Taking breaks around the world

Even if you haven’t joined the workforce in your host country, and don’t intend to, learning how locals ‘break up the day’ can give you small but illuminating insights into the culture.

Coffee and cake

In Swedish culture it’s important to slow down to appreciate life’s small joys while drinking coffee and eating delicious pastries. And that’s what fika  is all about! Many companies even encourage employees to savour this ritual as it’s believed that it boosts well-being (and productivity).

Have a smoko

In Australia and New Zealand, a smoko  is the colloquial term for ‘short work break’. Its origins can be traced back to the British navy when sailors took a break to puff on tobacco and sip tea. In the 19th century, it soon became common practice in rural and manufacturing professions across Australasia. Nowadays the term is still used even if no one is literally going for a smoke.

Sleeping on the job

In the fast-paced megacity of Tokyo, an office worker might prefer to grab forty winks rather than nip out for a latte. Snoozing at their desk isn’t a sign of laziness. It just means they’re dedicated employees. Known as inemuri  (literally, ‘present while sleeping’), napping in the middle of the day is even encouraged by some companies.

Long lunches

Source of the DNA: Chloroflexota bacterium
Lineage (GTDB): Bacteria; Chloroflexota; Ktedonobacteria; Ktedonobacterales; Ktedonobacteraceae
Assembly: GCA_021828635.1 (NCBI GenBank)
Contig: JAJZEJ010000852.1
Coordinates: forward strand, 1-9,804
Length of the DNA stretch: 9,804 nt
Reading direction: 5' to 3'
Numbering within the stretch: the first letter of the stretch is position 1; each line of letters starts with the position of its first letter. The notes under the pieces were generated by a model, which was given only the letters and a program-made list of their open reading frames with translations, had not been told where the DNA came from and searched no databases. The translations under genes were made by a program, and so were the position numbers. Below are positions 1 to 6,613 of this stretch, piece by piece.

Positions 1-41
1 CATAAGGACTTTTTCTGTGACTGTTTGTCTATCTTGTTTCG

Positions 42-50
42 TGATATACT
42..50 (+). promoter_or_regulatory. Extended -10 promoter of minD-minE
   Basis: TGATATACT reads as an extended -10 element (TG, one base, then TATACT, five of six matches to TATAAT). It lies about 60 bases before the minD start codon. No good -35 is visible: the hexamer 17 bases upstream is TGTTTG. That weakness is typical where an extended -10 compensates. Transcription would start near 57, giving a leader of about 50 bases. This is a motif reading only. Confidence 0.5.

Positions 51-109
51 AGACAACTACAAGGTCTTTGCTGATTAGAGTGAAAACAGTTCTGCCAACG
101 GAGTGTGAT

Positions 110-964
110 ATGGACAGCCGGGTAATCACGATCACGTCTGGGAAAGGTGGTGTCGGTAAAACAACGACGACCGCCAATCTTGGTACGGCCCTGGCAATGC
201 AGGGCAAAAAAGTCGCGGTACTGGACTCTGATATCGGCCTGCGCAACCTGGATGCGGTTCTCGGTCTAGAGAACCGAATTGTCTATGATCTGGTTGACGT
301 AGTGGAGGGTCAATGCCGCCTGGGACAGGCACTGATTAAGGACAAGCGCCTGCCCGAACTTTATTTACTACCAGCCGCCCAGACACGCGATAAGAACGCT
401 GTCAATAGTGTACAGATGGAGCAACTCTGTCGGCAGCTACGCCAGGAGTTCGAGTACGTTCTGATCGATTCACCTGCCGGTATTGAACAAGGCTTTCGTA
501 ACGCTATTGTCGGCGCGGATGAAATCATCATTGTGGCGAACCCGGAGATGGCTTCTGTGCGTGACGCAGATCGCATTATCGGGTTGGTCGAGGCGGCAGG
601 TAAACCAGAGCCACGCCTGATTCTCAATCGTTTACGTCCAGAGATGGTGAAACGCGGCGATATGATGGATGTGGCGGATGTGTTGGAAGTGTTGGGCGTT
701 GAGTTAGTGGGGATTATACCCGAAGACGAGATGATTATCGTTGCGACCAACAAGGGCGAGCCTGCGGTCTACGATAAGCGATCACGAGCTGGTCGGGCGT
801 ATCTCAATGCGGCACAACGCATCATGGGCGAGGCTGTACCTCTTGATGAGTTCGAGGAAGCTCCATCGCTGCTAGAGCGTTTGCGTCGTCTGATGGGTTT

In Italy, forget about having lunch ‘al-desko’. There’s a reason why many business owners close up for a few hours at noon. They’re heading home to enjoy a riposo. Restaurants will often stay open during this time to cater for office workers who appreciate the life-enhancing pleasure of a long lunch break. Meanwhile, Ethiopians also like to take their time when enjoying a coffee. A traditional coffee ceremony (jebena buna) would involve the washing, roasting and grinding of the beans, which gives friends plenty of time for a chinwag. In Argentina, where dinners are often eaten after 9pm, many locals enjoy a break, known as a merienda, at around 5pm. They will sip on espresso or mate  (the herbal tea) and snack on medialunas  (the flaky half-moon-shaped croissant), or delectable facturas  (pastries packed with sugar, dulce de leche, butter).

Research mission

So what about your host country? If you haven’t figured it out yet, there’s one effective way to learn more – befriend a local and ask them how they typically catch up with friends or take breaks during the day.

This article was originally published for the thousands of expat partners that Global Connection supports around the globe. It is reproduced here in its original form.

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